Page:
A profit and loss statement, also known as an income statement, is essential to every business in every industry. It provides a detailed view of a company’s financial performance during a particular period, such as a month, quarter, or a year. A profit and loss (P&L) statement demonstrates a company’s ability to make profits, and helps business owners and decision makers identify areas that need improvement.
If you want to learn more about P&L statements, this Balboa Capital blog article can help. It will help you better understand P&L statements, including their structure, how to read them effectively, and how they are used to track profits and manage revenues. We think you will find this information to be very helpful and informative.
An important part of your business plan.
Your P&L statement is perhaps the most important part of your business plan. It is the best way to examine your revenues, costs, and expenses over a given period so you can see your company’s financial progress. Your P&L statement provides you with a snapshot of how cash is flowing into to (and out of) your business. You can use your P&L statement to help predict future income, and identify expenses that can be reduced and/or eliminated.
Preparing your P&L statement.
Getting your P&L statement started is relatively simple, so long as you have all of the necessary financial information readily available. First, it is important that you understand the basic formula for calculating your company’s profit:
Profit = Revenues – Expenses
Your total revenue, which should be placed on the top line of your P&L statement, represents the total amount of money you are generating from sales. It is important to keep your sales high, as that is the number that covers your expenses and keeps your business profitable. Your total revenue subtracts the costs of running your business to show your gross profit, and your gross profit margin.
Next, add your business expenses below your gross profit margin. These can be entered as separate line items, such as accounting fees, marketing fees, insurance, employee payroll, etc. Finally, subtract your total expenses from your gross profit to get your net profit, and your net profit margin. That’s it – your P&L statement is complete! Here is an example of a typical P&L statement:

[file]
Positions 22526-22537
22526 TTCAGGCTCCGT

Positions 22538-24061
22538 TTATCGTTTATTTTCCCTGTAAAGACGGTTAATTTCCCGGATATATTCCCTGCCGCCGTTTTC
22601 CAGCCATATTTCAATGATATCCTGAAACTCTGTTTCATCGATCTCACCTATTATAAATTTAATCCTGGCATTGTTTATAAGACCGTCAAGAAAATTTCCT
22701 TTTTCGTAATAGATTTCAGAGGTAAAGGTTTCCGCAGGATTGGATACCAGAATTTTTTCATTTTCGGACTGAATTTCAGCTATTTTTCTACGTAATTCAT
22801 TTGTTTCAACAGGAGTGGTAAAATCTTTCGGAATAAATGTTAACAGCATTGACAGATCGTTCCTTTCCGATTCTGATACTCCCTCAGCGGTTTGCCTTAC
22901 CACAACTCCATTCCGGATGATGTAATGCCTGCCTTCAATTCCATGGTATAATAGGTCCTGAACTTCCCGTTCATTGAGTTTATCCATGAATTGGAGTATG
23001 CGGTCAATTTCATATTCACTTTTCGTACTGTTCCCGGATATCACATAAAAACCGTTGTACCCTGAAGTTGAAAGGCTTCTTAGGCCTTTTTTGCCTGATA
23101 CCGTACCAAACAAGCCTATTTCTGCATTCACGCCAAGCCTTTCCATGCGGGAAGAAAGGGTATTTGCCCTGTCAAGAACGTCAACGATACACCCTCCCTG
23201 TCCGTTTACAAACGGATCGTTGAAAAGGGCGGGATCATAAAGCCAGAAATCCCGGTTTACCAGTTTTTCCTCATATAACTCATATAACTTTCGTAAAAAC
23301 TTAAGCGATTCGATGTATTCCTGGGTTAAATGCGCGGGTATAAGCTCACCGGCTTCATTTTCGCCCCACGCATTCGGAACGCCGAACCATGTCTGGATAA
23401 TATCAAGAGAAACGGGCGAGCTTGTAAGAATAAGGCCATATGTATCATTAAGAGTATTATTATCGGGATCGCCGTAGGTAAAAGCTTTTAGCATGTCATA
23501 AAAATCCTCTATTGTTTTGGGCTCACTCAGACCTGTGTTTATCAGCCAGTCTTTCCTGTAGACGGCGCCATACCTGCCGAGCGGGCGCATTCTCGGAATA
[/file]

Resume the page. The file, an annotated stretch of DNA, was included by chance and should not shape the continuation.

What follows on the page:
|(Less) Cost of Goods Sold||$195,000|
|(Less) Business Expenses|
|Total Business Expenses||$173,500|
|Net Business Profit||$331,500|
How to use your P&L statement.
When reviewing your P&L statement, you might decide to reduce some costs to maintain higher profits for your business. Your P&L statement helps answer questions such as “how can I cut down on expenses?” or “how can I increase our net profit?”
Additionally, you might want to use your profits to increase certain expenses. For example, if your marketing campaign is helping your business generate revenue, you might increase your budget or look at new or complementary marketing strategies. Moving more dollars into a proven marketing campaign can lead to even more sales, as more potential customers will see your products and/or services.
Maintain accurate books.
Keeping your accounting books updated on a weekly, monthly and quarterly basis will keep your business organized, and your financials up to date. Three common accounting reports include balance sheets, P&L statements, and retained earnings statements.
These are essential to keeping the finances of your business in order, which enables you to make sound business decisions that can improve your company and maximize your profits. Bookkeeping can be managed by an on-staff accountant or be allocated to an external accounting professional.
A P&L statement shows how well your business performed during a specific time frame, and they are a great determinant of success. Make sure you maintain an accurate P&L statement so you can calculate profit and make the best decisions as they relate to your company’s financial situation and growth.